Alden Ehrenreich has his work cut out for him taking over the role of Han Solo. Stepping into the shoes of an iconic movie or TV character is a tricky proposition that risks the wrath of fans if not captured perfectly. This week, we’ll look at some examples where the gambit paid off.
Some roles are so iconic, it’s hard to think of anyone else playing the character. Such was the case when Clayne Crawford was hired to take over the role of Martin Riggs on TV’s ‘Lethal Weapon‘. Mel Gibson is so identified with the loose cannon LAPD officer that no one could ever replace him, right? Wrong. Despite not looking the part, Crawford totally owned the role of Riggs from the pilot episode forward, giving viewers a multi-dimensional portrayal over two TV seasons that actually surpassed what Gibson delivered in four feature films.
Alas, all good things must come to an end. Due to some reported bad behavior on the set (and perhaps a little influence from an unhappy co-star), Clayne’s ‘Lethal Weapon’ contract was not picked up by Warner Bros. and he will not be part of Season 3. It’s a shame all around, because ‘Lethal Weapon’ was starting to feel like something really special, and I think word was finally getting out that Crawford’s performance was a career-making part. Now, unfortunately, it looks like it may have been a career-ending one. I hope not, because Martin Riggs or no Martin Riggs, Clayne is one heck of a good actor.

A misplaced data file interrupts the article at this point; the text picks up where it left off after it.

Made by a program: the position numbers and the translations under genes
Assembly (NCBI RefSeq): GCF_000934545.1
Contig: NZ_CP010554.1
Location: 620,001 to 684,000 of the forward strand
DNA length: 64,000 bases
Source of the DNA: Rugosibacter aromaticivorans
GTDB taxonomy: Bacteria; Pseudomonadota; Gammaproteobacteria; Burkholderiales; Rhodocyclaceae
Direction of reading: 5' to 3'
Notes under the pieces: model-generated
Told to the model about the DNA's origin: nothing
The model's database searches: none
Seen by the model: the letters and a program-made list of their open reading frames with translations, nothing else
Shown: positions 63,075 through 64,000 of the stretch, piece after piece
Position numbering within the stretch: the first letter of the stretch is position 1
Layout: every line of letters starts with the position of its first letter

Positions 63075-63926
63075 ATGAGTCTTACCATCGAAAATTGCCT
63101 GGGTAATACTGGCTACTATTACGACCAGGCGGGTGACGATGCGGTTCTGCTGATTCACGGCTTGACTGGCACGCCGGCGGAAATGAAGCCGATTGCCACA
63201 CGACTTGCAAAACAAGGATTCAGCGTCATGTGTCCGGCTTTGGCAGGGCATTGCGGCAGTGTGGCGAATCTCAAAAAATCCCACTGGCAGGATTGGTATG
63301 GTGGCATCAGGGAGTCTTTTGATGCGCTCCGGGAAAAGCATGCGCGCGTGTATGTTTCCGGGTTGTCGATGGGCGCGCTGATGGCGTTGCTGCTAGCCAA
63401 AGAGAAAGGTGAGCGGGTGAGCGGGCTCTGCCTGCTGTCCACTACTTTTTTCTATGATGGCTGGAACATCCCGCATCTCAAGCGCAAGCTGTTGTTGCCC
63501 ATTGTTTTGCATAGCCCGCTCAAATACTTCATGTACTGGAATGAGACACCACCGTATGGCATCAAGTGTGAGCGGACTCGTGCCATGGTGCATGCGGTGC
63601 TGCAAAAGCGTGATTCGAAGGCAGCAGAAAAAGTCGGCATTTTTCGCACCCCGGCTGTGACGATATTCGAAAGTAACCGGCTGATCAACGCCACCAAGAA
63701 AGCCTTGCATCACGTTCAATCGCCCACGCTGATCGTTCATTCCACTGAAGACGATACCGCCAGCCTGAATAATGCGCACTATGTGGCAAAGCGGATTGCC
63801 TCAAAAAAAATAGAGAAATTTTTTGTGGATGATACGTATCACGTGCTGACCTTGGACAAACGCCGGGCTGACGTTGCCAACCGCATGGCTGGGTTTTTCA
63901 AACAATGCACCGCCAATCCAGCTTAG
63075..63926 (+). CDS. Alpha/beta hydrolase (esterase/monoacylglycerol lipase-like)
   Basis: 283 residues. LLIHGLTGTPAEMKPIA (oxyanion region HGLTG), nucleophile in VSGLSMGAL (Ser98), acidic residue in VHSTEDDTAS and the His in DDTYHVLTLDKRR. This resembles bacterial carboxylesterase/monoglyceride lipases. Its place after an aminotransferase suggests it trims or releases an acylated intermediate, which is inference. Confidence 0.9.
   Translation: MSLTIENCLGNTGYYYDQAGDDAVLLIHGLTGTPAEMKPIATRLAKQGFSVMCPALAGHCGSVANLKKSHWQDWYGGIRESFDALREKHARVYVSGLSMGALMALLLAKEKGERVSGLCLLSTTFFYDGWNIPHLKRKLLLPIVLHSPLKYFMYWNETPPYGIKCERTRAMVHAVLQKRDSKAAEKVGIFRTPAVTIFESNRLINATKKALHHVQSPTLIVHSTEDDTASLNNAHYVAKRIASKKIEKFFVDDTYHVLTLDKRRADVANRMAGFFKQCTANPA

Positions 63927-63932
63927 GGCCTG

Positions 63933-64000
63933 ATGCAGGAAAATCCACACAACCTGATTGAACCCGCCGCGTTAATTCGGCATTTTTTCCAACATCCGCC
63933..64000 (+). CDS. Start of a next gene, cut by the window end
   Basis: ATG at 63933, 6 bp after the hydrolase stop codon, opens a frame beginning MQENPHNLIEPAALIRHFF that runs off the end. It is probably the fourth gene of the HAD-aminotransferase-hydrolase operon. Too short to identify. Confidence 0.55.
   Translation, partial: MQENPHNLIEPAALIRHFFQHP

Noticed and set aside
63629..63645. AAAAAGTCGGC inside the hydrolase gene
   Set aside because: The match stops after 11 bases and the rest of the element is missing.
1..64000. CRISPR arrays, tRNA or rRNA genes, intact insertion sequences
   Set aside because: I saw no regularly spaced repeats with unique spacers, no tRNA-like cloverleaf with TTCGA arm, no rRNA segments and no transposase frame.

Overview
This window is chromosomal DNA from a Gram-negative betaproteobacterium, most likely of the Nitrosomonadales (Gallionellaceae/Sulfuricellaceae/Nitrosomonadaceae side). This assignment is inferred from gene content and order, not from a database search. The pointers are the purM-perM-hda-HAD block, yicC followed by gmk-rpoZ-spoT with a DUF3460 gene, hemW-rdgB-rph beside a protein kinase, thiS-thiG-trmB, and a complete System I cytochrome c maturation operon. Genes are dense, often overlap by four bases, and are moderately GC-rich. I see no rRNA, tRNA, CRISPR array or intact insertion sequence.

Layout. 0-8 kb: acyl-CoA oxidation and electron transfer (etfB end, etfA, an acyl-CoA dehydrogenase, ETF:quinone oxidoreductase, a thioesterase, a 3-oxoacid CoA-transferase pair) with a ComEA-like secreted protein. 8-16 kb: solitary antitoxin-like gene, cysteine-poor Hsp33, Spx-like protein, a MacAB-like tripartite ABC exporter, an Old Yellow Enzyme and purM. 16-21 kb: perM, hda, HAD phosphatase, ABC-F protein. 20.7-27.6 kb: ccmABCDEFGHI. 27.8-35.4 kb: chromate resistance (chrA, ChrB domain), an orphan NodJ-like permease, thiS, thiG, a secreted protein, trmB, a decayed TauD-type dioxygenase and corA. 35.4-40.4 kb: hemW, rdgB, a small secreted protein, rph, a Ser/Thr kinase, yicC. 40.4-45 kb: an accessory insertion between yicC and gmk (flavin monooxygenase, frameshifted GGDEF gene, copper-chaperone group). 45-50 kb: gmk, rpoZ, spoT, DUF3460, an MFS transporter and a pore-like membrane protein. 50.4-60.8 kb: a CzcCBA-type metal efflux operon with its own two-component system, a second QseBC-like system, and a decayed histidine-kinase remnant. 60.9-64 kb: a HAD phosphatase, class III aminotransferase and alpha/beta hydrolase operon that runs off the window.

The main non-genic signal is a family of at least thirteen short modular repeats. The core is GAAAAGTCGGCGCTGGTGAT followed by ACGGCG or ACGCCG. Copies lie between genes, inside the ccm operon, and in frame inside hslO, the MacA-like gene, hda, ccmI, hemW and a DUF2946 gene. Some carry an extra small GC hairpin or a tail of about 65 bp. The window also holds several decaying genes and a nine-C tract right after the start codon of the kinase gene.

Adam Tyner (DVDTalk)
“Next time, baby.” That quick line delivered by Terrence Howard in ‘Iron Man‘ winked towards the debut of War Machine in the sequel. Part of that panned out. War Machine did indeed make his Marvel Cinematic Universe debut in ‘Iron Man 2‘, although it would be with Don Cheadle inside the armor.
All sorts of rumors have swirled around the reasons why: Howard being a difficult presence on the set, excessive financial demands, delivering a substandard performance that was a challenge to cut around. I can’t say for certain why the change was made (or why Howard was supposedly offered a tiny fraction of his contracted payday), but Marvel certainly traded up when recasting the role of Rhodey. Aside from being a more talented actor in general, Cheadle’s more commanding presence better suits the part, and that greater authority is balanced with more charisma to boot.
Every actor who has played James Bond to date has brought something special and unique to the role, and I can appreciate all their efforts. The only one who seemed to struggle was George Lazenby, whose one-shot appearance in ‘On Her Majesty’s Secret Service‘ was unfairly knocked simply for not being Sean Connery at a time when audiences weren’t ready to accept anyone else. Roger Moore broke away by tailoring the character to his own strengths and personality, and though the camp in his movies didn’t age well later, he was very much the right Bond for his era, just as the darker and more hard-edged Daniel Craig has been for ours.
Still, I think that Chris Pine taking over as James Kirk in the ‘Star Trek‘ reboot and its sequels is the best example of recasting a major character like this. The actor was basically a nobody with only a handful of minor TV and movie appearances before J.J. Abrams hired him for the lead in the 2009 film. He’s been terrific in the franchise, embodying the character’s charisma and cockiness and magnetism without directly imitating William Shatner (which would have quickly lapsed into parody). I can’t imagine anyone else doing it as well.
Pine didn’t have as much luck rebooting the Jack Ryan series. We’ll see how well John Krasinski does with his own attempt this fall.
What are your picks for the best (or worst) actors taking over iconic roles?
We’re taking Monday off for the Memorial Day holiday but will return on Tuesday. Have a great long weekend, everyone!